Eugène Charles Catalan

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Eugène Charles Catalan
Eugene charles catalan.jpg
Born (1814-05-30)30 May 1814
Died 14 February 1894(1894-02-14) (aged 79)
Nationality French
Fields Mathematics
Alma mater Ecole Polytechnique
Doctoral advisor Joseph Liouville
Doctoral students François Deruyts
Charles Hermite
Constantin Le Paige
Known for Catalan's conjecture

Eugène Charles Catalan (30 May 1814 – 14 February 1894)[1] was a French and Belgian mathematician.


Catalan was born in Bruges (now in Belgium, then under Dutch rule even though the Kingdom of the Netherlands had not yet been formally instituted), the only child of a French jeweller by the name of Joseph Catalan, in 1814. In 1825, he traveled to Paris and learned mathematics at École Polytechnique, where he met Joseph Liouville (1833). In December 1834 he was expelled along with most of the students in his year for political reasons;[2] he resumed his studies in January 1835, graduated that summer, and went on to teach at Châlons-sur-Marne. Catalan came back to the École Polytechnique, and, with the help of Liouville, obtained his degree in mathematics in 1841. He went on to Charlemagne College to teach descriptive geometry. Though he was politically active and strongly left-wing, leading him to participate in the 1848 Revolution, he had an animated career and also sat in the France's Chamber of Deputies. Later, in 1849, Catalan was visited at his home by the French Police, searching for illicit teaching material; however, none was found.

The University of Liège appointed him chair of analysis in 1865. In 1879, still in Belgium, he became journal editor where he published as a foot note Paul-Jean Busschop's theory after refusing it in 1873 - letting Busschop know that it was too empirical. In 1883, he worked for the Belgian Academy of Science in the field of number theory. He died in Liège, Belgium where he had received a chair.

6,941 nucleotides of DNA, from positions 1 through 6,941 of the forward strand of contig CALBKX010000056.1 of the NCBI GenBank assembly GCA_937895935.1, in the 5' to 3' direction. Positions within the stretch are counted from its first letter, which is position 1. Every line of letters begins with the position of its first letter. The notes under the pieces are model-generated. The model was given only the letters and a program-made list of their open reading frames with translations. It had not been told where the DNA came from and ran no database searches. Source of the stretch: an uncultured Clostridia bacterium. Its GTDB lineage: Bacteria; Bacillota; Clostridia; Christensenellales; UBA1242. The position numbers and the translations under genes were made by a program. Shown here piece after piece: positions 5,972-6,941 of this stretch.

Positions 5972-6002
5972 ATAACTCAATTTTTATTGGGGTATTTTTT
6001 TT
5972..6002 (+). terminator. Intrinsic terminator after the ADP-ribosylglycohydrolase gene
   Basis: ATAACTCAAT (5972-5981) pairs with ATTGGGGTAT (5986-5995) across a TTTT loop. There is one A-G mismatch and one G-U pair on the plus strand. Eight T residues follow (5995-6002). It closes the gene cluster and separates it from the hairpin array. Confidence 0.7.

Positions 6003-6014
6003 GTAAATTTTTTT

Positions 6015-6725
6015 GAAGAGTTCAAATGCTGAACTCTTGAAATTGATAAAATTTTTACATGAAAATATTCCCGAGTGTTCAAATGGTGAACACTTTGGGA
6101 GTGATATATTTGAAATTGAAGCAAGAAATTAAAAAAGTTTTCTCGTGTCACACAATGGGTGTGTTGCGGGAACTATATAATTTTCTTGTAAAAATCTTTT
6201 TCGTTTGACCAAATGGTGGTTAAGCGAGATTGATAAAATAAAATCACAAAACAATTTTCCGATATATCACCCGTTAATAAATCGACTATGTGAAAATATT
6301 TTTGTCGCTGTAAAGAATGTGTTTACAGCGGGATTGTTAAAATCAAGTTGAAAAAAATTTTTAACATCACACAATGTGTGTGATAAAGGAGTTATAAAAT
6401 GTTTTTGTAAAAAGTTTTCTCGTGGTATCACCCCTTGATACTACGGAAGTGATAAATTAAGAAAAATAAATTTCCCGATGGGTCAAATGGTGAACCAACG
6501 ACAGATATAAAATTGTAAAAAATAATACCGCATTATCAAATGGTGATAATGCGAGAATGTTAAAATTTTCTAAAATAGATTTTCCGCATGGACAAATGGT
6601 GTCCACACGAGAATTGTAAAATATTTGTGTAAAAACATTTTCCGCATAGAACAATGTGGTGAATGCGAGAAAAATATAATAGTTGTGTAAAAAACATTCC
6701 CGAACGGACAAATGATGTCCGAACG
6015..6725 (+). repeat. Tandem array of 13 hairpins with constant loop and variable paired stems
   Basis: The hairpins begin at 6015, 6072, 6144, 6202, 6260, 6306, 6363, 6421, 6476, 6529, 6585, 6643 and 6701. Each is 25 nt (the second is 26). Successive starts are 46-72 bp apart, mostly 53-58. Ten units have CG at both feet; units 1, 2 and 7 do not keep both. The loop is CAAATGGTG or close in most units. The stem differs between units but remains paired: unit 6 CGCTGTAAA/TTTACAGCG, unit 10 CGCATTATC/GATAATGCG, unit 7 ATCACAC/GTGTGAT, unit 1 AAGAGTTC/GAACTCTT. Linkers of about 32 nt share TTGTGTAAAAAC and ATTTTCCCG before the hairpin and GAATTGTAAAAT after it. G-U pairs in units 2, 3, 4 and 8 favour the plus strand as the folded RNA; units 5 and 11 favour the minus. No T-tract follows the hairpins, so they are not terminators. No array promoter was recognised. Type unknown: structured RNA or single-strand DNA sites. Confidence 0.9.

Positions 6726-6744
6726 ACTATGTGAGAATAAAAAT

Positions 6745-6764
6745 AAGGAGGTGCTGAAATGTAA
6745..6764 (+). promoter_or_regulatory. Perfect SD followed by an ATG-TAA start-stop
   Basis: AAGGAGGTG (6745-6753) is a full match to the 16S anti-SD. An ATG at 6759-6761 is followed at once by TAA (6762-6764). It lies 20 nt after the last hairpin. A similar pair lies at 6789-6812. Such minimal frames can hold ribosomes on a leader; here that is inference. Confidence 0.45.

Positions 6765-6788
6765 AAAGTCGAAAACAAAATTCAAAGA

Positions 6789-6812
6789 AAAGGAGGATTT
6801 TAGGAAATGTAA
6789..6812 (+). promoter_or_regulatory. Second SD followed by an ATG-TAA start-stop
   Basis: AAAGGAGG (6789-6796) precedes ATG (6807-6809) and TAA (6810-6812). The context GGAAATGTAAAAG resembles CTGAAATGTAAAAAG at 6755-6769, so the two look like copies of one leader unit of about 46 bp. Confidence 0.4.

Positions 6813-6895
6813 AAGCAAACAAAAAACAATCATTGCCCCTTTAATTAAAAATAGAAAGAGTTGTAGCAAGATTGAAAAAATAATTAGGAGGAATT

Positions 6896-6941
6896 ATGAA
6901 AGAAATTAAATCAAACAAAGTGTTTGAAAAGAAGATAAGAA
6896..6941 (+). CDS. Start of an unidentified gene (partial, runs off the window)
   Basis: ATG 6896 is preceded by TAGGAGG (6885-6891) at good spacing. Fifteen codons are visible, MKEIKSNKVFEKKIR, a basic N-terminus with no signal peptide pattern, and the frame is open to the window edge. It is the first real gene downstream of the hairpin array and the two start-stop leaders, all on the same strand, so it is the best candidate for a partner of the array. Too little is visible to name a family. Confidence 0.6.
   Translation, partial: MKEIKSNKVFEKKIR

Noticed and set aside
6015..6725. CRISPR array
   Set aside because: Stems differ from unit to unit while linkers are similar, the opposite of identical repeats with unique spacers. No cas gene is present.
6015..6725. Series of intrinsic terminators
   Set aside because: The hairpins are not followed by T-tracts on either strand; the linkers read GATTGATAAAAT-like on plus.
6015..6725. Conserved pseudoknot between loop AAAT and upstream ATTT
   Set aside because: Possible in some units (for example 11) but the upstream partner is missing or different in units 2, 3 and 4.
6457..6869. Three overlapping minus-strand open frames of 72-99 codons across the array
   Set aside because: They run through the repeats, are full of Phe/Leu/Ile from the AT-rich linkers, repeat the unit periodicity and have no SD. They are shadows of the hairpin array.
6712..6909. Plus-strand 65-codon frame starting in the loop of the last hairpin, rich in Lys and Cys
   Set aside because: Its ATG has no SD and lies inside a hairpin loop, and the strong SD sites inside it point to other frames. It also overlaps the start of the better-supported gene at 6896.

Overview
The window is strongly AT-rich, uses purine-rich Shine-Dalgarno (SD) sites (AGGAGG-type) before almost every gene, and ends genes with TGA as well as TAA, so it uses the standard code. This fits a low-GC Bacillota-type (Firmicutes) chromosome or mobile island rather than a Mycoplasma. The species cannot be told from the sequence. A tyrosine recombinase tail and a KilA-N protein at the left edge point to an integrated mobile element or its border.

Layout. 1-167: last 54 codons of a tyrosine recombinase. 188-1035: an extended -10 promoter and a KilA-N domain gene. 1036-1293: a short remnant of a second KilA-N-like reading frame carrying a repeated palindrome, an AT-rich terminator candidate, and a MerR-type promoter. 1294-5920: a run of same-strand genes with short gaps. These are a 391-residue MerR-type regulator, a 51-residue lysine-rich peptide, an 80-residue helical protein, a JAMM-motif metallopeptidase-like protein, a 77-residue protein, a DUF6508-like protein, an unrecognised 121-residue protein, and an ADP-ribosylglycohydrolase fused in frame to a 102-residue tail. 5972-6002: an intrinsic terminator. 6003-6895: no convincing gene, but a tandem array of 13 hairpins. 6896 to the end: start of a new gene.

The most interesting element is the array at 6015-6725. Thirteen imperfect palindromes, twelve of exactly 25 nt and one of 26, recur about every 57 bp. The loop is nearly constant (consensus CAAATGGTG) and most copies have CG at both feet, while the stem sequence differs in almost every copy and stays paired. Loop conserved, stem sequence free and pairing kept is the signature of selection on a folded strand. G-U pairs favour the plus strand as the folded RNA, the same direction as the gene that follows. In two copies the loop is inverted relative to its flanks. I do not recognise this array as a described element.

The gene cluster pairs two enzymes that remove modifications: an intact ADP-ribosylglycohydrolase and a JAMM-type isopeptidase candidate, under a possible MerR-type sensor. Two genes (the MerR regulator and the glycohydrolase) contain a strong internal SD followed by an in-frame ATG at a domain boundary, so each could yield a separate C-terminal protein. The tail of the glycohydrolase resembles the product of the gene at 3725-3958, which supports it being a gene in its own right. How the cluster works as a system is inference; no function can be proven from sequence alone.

He worked on continued fractions, descriptive geometry, number theory and combinatorics. He gave his name to a unique surface (periodic minimal surface in the space \mathbb{R}^3) that he discovered in 1855. Before that, he had stated the famous Catalan's conjecture, which was published in 1844 and was eventually proved in 2002, by the Romanian mathematician Preda Mihăilescu. He introduced the Catalan numbers to solve a combinatorial problem.

Selected publications[edit]

  • Théorèmes et Problèmes Géométrie élémentaire, Brussels, 2nd edition 1852, 6th edition 1879
  • Éléments de géométrie, 1843, 2nd printing 1847
  • Traité élémentaire de géométrie descriptive, 2 volumes 1850, 1852, 3rd edition 1867/1868, 5th edition 1881
  • Nouveau manuel des aspirants au baccalauréat ès sciences, 1852 (12 editions published)
  • Solutions des problèmes de mathématique et de physique donnés à la Sorbonne dans les compositions du baccalauréat ès sciences, 1855/56
  • Manuel des candidats à l'École Polytechnique, 2 volumes, 1857-58
  • Notions d'astronomie, 1860 (6 editions published)
  • Traité élémentaire des séries, 1860
  • Histoire d'un concours, 1865, 2nd edition 1867
  • Cours d'analyse de l'université de Liège, 1870, 2nd edition 1880
  • Intégrales eulériennes ou elliptiques, 1892

See also[edit]


External links[edit]